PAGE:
Top Court Won’t Hear Truckers’ Lawsuit Challenging PA Turnpike Tolls

The lawsuit by interstate truckers seeking billions of dollars in reimbursements from the Pennsylvania Turnpike for what they claimed were illegal toll charges is over. The U.S. Supreme Court on Monday refused to hear the appeal by the Owner Operator Independent Drivers Association Inc. that the agency shouldn’t be allowed to collect tolls for non-turnpike costs. The association claimed the turnpike overcharged for tolls because it has to give $450 million a year to the state Department of Transportation to help pay for transit services, which the truckers said should be illegal. But the U.S. Supreme Court decided it would not hear arguments after the truckers lost at the U.S. District Court and the 3rd Circuit Court of Appeals. The case delayed millions of dollars worth of construction projects for Port Authority of Allegheny and other transit agencies for more than a year because the turnpike was unable to borrow money to pay PennDOT. Those payments resumed last year after the district court ruled against the lawsuit.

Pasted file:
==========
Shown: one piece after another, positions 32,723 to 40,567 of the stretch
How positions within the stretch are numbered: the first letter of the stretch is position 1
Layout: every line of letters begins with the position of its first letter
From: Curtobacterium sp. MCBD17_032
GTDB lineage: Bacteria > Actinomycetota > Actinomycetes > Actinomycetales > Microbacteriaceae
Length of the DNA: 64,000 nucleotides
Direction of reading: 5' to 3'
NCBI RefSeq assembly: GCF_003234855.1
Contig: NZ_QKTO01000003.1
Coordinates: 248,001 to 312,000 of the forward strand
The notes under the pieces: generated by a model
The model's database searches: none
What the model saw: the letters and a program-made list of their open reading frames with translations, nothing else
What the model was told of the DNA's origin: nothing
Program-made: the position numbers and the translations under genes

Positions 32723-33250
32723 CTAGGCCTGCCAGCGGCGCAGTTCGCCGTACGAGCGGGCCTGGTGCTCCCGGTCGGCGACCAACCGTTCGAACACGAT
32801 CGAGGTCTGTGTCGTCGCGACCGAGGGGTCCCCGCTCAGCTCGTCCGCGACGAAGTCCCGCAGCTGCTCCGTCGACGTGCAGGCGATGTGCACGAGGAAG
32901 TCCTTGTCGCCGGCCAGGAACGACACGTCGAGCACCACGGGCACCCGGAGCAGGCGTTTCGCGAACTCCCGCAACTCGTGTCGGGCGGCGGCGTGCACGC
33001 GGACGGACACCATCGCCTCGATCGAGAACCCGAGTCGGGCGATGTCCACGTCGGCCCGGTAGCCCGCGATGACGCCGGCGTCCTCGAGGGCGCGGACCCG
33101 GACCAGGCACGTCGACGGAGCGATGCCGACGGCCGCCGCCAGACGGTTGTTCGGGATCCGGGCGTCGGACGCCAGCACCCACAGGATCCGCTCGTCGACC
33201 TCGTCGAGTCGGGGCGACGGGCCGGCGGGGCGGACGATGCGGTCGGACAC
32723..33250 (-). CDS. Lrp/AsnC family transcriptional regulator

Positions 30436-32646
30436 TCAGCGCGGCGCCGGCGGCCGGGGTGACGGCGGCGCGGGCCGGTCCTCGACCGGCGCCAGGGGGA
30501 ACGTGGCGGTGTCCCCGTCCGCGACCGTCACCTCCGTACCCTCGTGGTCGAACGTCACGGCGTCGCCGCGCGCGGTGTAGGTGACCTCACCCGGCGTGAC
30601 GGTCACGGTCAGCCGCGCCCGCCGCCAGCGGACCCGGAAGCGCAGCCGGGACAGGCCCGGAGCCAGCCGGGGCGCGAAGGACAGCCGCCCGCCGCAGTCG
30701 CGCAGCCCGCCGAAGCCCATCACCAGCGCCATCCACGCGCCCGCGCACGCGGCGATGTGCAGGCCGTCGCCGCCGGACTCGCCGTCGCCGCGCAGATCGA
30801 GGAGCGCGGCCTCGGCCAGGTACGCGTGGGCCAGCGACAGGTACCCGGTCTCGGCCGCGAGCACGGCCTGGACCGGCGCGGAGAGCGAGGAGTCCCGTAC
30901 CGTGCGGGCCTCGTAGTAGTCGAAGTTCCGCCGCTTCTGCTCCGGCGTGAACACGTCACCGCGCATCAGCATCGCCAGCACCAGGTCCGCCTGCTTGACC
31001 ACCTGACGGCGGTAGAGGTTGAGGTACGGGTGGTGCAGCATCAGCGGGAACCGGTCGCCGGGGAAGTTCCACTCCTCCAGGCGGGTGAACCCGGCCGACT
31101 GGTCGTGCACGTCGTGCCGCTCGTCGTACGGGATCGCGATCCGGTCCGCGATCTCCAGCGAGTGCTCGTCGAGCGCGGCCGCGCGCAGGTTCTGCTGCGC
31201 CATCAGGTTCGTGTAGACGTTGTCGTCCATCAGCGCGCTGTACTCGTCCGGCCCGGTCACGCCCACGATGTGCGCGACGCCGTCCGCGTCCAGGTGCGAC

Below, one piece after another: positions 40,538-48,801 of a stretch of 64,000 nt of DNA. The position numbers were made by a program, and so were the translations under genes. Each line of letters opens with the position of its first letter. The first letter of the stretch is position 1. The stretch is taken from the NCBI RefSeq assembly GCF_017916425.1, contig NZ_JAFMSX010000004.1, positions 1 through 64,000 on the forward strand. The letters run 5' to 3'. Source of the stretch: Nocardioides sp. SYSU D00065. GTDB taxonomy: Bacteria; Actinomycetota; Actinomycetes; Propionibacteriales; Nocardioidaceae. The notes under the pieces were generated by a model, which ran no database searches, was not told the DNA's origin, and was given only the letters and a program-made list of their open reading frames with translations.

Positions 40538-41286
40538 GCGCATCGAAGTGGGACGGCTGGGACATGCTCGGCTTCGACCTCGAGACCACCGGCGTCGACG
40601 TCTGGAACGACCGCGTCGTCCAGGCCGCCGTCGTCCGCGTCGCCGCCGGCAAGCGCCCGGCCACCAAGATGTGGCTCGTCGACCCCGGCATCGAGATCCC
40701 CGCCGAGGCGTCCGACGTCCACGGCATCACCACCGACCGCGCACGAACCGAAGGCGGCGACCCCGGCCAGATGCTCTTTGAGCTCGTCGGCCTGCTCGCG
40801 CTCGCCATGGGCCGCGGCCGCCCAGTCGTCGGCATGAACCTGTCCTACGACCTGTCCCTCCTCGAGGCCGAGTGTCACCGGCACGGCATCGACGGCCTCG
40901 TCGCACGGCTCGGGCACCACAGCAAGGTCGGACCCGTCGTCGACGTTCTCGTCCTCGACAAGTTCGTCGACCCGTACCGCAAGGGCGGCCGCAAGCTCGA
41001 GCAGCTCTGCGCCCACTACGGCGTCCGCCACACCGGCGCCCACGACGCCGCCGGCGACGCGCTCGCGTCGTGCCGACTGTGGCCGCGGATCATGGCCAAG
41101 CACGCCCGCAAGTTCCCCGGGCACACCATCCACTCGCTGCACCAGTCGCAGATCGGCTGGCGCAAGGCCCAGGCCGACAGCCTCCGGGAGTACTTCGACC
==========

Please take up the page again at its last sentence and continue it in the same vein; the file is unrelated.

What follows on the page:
“We are pleased with the U.S. Supreme Court’s decision,” turnpike spokesman Carl DeFebo said in a prepared statement. “However, the truckers’ lawsuit did propel the burdensome funding obligation the PA Turnpike is currently under, as well as its impact on our customers, into the limelight. It is of paramount importance to keep leaders focused on the future funding of all transportation needs in the commonwealth.” The turnpike has been lobbying state officials to eliminate the payments to PennDOT because of its own financial problems. The payments are scheduled to be reduced to $50 million a year in 2023 and the state Legislature is looking for other sources of funding.